The spurt of hot potato that ensued was perfection: Wellwood hit Kevin Bieksa up the middle, he one-timed it to Raymond at his left, who then re-directed the puck to Steve Bernier and he one-timed it in to the left of Turco.

Tic-tac-toe at its finest led to gold at the end of the rainbow for the Canucks.

“That was some kind of goal,” said Burrows. “I don’t know if they get much prettier than that. Kes scored a beauty tonight and it was important for him to score that goal because of where the game was, but the Bernier one was great.”

A record 10th straight home win pushes Vancouver into a tie with Chicago in points at 83, although the Blackhawks have a game in-hand and are therefore still in fourth.

After the nine-game home winless skid the Canucks went through in January most people wrote off the team’s chances of climbing this high up the standings and any mention of a division title was laughable.

Is that Calgary I see only three points ahead of Vancouver for first in the Northwest Division?

“It’s hard not to [check the standings],” said Roberto Luongo, who stopped 24 shots for his 15th win in his last 18 starts.

“You try to take care of your business but you do glance at the standings once and while and we realize that we’re getting closer to those teams that are ahead of us, so we’ve just got to keep plugging away and we’ve got 13 games left and who knows what’s going to happen.”

If Vancouver keeps up its phenomenal play at home and can carry it over into success on the road, a lot is going to happen in terms of putting Chicago and Calgary in the rear view mirror, right where they belong.


2 – Power play goals for the Canucks (2-for-2)

2 Points for Mats Sundin; of his 20 points 16 have come at home

  7 – Straight wins for the Canucks on St. Patrick's Day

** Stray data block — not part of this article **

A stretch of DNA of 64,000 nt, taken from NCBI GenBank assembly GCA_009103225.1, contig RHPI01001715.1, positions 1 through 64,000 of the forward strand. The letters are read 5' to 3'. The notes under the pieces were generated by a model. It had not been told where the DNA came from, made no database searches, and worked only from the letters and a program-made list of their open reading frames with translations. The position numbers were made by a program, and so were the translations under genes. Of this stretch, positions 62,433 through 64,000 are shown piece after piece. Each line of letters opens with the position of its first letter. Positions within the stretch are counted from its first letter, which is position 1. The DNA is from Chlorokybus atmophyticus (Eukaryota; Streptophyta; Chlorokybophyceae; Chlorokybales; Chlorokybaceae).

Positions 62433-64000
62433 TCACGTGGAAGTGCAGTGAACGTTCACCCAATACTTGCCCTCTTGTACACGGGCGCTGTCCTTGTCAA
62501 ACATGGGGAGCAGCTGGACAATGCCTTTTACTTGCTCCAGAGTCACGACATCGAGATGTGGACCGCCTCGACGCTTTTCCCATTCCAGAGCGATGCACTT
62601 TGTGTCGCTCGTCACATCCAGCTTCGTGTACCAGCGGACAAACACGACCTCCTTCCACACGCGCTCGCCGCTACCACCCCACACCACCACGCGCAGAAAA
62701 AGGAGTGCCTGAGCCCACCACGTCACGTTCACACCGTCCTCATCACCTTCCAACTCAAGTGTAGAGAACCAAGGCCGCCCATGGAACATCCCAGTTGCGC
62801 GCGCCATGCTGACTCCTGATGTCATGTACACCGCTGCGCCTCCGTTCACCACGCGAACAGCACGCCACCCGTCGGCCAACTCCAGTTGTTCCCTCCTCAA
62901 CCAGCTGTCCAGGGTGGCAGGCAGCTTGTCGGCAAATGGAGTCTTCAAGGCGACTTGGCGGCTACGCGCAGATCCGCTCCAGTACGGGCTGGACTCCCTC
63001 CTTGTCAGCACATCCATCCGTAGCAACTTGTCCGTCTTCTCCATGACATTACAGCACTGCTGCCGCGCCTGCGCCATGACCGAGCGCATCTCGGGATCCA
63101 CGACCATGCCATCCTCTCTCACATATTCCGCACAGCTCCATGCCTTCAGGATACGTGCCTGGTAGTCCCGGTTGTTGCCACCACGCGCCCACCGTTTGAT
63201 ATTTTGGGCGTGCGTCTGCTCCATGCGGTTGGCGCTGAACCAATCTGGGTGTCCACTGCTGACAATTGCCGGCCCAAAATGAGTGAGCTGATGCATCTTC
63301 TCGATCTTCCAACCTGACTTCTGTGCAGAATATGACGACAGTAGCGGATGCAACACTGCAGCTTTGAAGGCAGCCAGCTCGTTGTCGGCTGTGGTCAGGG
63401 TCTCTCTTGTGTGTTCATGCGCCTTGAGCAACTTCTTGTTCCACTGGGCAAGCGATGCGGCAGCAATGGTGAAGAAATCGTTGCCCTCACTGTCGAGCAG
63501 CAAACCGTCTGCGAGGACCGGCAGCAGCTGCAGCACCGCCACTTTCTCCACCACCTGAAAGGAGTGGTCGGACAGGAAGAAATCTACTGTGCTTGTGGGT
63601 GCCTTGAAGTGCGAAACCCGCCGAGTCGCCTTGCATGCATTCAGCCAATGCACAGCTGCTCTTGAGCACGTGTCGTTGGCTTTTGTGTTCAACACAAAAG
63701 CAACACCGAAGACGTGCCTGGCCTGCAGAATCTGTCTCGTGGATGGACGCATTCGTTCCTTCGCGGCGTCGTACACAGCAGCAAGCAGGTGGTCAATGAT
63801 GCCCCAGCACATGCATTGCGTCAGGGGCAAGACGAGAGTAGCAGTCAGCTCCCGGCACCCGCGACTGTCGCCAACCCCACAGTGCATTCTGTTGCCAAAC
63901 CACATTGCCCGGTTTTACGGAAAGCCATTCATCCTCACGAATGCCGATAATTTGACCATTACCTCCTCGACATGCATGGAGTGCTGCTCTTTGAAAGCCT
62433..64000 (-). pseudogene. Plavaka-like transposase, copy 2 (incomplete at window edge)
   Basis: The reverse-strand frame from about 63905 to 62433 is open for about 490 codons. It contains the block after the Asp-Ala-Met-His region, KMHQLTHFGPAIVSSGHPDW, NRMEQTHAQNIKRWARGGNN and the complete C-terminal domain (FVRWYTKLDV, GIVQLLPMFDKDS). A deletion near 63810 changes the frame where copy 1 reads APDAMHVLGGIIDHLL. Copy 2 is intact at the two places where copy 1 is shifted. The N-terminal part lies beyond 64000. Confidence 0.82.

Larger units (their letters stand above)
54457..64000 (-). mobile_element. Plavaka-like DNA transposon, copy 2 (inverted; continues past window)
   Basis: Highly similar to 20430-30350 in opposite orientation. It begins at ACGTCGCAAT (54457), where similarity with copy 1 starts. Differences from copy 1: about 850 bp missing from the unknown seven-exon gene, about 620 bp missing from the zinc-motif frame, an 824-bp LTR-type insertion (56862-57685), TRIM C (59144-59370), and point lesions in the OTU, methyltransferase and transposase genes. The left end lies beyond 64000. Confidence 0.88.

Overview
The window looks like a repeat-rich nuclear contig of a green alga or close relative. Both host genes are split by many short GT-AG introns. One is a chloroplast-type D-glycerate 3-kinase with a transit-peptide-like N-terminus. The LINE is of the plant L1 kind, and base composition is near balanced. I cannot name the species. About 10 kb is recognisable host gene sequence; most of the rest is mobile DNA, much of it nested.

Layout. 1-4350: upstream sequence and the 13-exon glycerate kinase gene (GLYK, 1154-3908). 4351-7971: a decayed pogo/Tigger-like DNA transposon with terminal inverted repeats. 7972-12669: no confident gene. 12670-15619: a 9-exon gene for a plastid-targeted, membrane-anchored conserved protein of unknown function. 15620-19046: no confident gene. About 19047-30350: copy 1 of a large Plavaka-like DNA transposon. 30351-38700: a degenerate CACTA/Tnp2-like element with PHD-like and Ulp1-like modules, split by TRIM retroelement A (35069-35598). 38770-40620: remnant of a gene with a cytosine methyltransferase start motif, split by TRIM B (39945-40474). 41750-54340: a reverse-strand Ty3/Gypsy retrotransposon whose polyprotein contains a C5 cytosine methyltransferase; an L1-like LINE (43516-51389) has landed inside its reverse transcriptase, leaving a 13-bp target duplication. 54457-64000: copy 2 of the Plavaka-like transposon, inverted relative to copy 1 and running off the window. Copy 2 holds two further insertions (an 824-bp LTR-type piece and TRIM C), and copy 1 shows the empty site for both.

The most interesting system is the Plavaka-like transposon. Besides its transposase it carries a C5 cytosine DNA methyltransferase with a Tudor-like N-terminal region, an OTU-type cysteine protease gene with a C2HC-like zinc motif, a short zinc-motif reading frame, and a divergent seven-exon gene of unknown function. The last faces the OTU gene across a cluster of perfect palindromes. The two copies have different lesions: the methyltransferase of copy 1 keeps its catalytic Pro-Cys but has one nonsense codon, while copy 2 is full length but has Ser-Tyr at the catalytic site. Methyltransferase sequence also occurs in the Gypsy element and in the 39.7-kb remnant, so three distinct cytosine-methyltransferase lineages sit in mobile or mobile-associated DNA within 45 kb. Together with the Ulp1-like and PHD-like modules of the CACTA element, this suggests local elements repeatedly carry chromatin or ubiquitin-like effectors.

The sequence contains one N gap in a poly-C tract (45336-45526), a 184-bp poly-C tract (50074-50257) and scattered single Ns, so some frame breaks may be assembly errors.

10 – Consecutive home wins for the Canucks

67 Vancouver's faceoff percentage, led by Sundin who was 6-for-7



All three lines contributed offensively in helping the Canucks down the Stars for the first time this season.

The Canucks also converted twice on the power play as upfront the team was firing on all cylinders.

Steve Bernier was a menace all night and he was rewarded for his offensive prowess with a goal on his sixth shot.

Vancouver outshot Dallas 26-25.



Eight of Vancouver's 19 hits were delivered from defenders as the boys on the blueline stepped it up physically.

Vancouver's defence was also very effective at taking away passing lanes making life easy for Roberto Luongo.

In his 15th win in 18 starts, Lui made the big saves when he had to and is becoming more trustworthy by the day in not allowing soft goals.



The Canucks took an undisciplined seven penalties, the good news is that this seems to be what the team's penalty killers needed to sharpen up.

Vancouver killed off six of the seven Dallas power plays and only allowed seven shots against.

The performance of the power play was also a success story with the Canucks going 2-for-2.